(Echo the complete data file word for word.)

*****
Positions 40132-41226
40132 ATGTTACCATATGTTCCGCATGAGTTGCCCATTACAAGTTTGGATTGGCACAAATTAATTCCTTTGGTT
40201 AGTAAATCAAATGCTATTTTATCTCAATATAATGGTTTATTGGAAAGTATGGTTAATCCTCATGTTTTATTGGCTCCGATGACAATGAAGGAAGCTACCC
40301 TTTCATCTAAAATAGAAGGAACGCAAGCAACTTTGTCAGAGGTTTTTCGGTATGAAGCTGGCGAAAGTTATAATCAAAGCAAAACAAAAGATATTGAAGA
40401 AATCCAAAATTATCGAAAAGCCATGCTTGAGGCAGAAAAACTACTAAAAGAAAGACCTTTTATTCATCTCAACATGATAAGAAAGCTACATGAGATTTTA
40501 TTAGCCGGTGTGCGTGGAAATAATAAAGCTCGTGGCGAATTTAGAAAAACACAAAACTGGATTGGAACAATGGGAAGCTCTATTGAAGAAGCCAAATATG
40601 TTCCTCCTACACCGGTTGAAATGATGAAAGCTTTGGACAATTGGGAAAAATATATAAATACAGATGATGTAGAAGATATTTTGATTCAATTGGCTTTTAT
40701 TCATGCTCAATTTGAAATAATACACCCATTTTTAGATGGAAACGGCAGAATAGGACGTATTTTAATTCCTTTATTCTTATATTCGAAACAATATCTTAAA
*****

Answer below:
Positions 40132-41226
40132 ATGTTACCATATGTTCCGCATGAGTTGCCCATTACAAGTTTGGATTGGCACAAATTAATTCCTTTGGTT
40201 AGTAAATCAAATGCTATTTTATCTCAATATAATGGTTTATTGGAAAGTATGGTTAATCCTCATGTTTTATTGGCTCCGATGACAATGAAGGAAGCTACCC
40301 TTTCATCTAAAATAGAAGGAACGCAAGCAACTTTGTCAGAGGTTTTTCGGTATGAAGCTGGCGAAAGTTATAATCAAAGCAAAACAAAAGATATTGAAGA
40401 AATCCAAAATTATCGAAAAGCCATGCTTGAGGCAGAAAAACTACTAAAAGAAAGACCTTTTATTCATCTCAACATGATAAGAAAGCTACATGAGATTTTA
40501 TTAGCCGGTGTGCGTGGAAATAATAAAGCTCGTGGCGAATTTAGAAAAACACAAAACTGGATTGGAACAATGGGAAGCTCTATTGAAGAAGCCAAATATG
40601 TTCCTCCTACACCGGTTGAAATGATGAAAGCTTTGGACAATTGGGAAAAATATATAAATACAGATGATGTAGAAGATATTTTGATTCAATTGGCTTTTAT
40701 TCATGCTCAATTTGAAATAATACACCCATTTTTAGATGGAAACGGCAGAATAGGACGTATTTTAATTCCTTTATTCTTATATTCGAAACAATATCTTAAA